An embodiment of the present invention is an apparatus and a method for identifying the spatial location of a coding unit, e.g., a texture unit (TU), in a decoded image. Specifically, the present invention quickly computes and identifies the “starting point” of a texture unit, i.e., the location of the first coefficient of the texture unit. Although there are different texture unit structures (e.g., a tree block as a TU, a slice in a subband as a TU, slices in a decomposition layer as a TU, or a square block as a TU and the like), knowing the starting point of an kth texture unit will allow the decoder to quickly identify and map the kth texture unit across one or more subbands.

More specifically, the decoder first obtains information from the packet that identifies the texture unit number, i.e., the “kth” texture unit. The texture unit number is used to compute which color component the texture unit is located. Namely, if the input image is a color image, then each input image can be represented in three separate color components: luminance (Y), Cr (U), and Cb (V).

In turn, within each color component, the texture unit number is also used to compute which “subband” the texture unit is located. Namely, each decomposition level of the hierarchically decomposed image has a plurality of subbands, e.g., an HH band, an HL band and an LH band.

Finally, once a subband is identified for the texture unit, the texture unit number is used in junction with the width and height of the “DC” band to compute the starting point of the texture unit within the identified subband. In this fashion, the texture unit can be quickly identified and mapped by executing a plurality of uncomplicated arithmetic operations such as division, summation and the like.

BRIEF DESCRIPTION OF THE DRAWINGS

The teachings of the present invention can be readily understood by considering the following detailed description in conjunction with the accompanying drawings, in which:

FIG. 1 is a schematic illustration of the parent-child dependencies of subbands in an image decomposed to three levels within a wavelet tree having a plurality of texture units as used in the prior art;

FIG. 2 depicts a block diagram of a simplified packet stream system of the present invention;

FIG. 3 is a schematic illustration of the scanning order of texture units across three color components, where each texture unit is organized in accordance with tree blocks;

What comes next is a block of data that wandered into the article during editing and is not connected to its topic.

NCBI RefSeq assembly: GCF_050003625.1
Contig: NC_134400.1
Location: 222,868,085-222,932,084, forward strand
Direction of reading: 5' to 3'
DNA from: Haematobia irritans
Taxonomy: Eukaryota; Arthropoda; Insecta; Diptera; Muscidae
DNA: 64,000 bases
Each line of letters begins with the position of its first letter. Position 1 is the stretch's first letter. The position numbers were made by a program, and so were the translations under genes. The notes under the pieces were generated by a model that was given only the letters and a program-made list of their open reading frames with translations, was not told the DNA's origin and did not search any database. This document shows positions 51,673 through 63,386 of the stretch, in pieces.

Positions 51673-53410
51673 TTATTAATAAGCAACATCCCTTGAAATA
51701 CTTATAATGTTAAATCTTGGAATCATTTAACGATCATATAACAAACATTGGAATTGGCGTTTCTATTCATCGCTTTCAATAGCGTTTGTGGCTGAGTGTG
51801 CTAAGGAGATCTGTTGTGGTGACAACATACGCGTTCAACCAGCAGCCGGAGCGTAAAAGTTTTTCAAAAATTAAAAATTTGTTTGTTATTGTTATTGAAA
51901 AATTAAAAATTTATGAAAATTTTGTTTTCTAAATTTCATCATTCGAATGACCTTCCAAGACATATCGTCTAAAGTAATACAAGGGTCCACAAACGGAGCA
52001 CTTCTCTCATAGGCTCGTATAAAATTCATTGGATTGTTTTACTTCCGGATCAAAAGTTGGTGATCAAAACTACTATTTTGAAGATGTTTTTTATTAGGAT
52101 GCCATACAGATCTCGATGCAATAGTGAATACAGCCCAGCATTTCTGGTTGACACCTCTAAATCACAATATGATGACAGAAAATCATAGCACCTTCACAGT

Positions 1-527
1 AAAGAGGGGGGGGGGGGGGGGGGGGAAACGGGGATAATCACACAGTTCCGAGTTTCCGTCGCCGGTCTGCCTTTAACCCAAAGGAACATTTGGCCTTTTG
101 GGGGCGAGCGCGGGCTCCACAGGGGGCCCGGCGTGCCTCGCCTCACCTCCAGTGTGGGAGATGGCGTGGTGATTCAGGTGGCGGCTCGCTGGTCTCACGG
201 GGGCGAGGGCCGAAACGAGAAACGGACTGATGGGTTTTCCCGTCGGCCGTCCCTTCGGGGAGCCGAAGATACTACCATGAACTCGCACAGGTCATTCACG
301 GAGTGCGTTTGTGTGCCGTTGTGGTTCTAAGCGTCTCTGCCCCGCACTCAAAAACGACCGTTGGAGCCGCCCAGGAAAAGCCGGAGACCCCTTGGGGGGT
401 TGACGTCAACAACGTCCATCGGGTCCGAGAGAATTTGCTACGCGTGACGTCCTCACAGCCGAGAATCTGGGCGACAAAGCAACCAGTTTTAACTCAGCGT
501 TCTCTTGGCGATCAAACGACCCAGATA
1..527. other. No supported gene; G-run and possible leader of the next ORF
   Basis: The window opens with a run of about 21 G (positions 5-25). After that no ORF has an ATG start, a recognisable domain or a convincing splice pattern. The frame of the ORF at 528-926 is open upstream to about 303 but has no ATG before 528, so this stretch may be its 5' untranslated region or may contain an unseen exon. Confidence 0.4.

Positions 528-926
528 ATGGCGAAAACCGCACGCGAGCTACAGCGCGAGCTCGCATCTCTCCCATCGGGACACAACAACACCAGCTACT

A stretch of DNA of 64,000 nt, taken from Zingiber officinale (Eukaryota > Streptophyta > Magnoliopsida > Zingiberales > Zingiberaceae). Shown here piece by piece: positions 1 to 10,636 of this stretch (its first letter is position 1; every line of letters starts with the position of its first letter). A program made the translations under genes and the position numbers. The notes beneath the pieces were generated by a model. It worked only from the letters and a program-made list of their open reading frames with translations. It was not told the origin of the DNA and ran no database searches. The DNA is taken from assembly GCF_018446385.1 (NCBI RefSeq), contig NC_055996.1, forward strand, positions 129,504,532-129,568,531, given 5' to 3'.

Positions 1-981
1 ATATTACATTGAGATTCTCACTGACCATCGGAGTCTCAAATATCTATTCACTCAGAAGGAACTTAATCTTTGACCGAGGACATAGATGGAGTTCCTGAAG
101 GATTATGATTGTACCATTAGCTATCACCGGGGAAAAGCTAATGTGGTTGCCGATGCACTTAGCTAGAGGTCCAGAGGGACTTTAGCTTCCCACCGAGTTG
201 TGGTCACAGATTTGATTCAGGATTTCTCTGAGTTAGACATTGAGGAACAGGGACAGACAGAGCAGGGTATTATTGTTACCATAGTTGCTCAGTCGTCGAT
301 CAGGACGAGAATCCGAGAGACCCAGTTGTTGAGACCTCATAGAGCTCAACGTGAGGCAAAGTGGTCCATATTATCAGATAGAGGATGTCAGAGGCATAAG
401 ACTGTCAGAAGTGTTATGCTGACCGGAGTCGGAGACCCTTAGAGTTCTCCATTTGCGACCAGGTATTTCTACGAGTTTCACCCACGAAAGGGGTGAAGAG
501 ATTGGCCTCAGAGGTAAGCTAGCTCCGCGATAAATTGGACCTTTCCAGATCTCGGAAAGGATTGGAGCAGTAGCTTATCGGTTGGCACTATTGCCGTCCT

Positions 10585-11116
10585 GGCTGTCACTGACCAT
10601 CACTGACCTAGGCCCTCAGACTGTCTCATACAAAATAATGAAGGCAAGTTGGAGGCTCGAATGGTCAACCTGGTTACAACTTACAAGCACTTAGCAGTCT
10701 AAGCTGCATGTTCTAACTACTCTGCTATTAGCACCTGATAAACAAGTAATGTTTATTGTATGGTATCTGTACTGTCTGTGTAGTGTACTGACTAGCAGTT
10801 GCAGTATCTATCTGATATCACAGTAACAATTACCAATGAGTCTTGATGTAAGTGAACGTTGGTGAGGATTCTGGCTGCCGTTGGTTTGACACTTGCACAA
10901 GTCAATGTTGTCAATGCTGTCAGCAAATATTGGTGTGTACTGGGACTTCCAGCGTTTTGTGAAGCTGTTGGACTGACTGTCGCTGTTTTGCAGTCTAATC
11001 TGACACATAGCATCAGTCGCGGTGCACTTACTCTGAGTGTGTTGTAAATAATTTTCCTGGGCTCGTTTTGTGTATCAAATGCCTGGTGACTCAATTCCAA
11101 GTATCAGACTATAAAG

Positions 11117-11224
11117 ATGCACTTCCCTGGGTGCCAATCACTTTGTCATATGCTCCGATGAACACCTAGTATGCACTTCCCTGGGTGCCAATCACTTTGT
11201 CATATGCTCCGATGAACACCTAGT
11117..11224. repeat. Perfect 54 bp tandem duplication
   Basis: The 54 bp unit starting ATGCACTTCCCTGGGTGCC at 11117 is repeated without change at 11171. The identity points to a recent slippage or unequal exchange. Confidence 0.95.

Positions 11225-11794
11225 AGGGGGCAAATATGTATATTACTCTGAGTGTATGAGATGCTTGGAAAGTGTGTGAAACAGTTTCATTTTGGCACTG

FIG. 4 is a schematic illustration of the scanning order of texture units across three color components, where each texture unit is organized in accordance with a slice in a subband;

FIG. 5 is a schematic illustration of the scanning order of texture units across three color components, where each texture unit is organized in accordance with slices in a decomposition level;

FIG. 6 is a schematic illustration of the scanning order of texture units across three color components, where each texture unit is organized in accordance with square blocks in a decomposition level;

FIG. 7 illustrates a flowchart of the present data locating method; and

FIG. 8 illustrates a block diagram of an encoding system and a decoding system of the present invention.

To facilitate understanding, identical reference numerals have been used, where possible, to designate identical elements that are common to the figures.

DETAILED DESCRIPTION

FIG. 2 depicts a block diagram of a simplified structure of a packet stream system 200 of the present invention. For illustration, a data stream such as a “transport stream” as defined in accordance with the MPEG standards is used in the packet stream system illustrated in FIG. 2. Although the present invention is described below using the transport stream as an example, those skilled in the art will realize that the present invention can be applied to any packet streams, e.g., an MPEG “program stream” or any other packet streams in accordance with other formats. Furthermore, although the present invention is described below using the term “stream”, it should be understood that the various operations described below may be performed on the entire stream or portion thereof.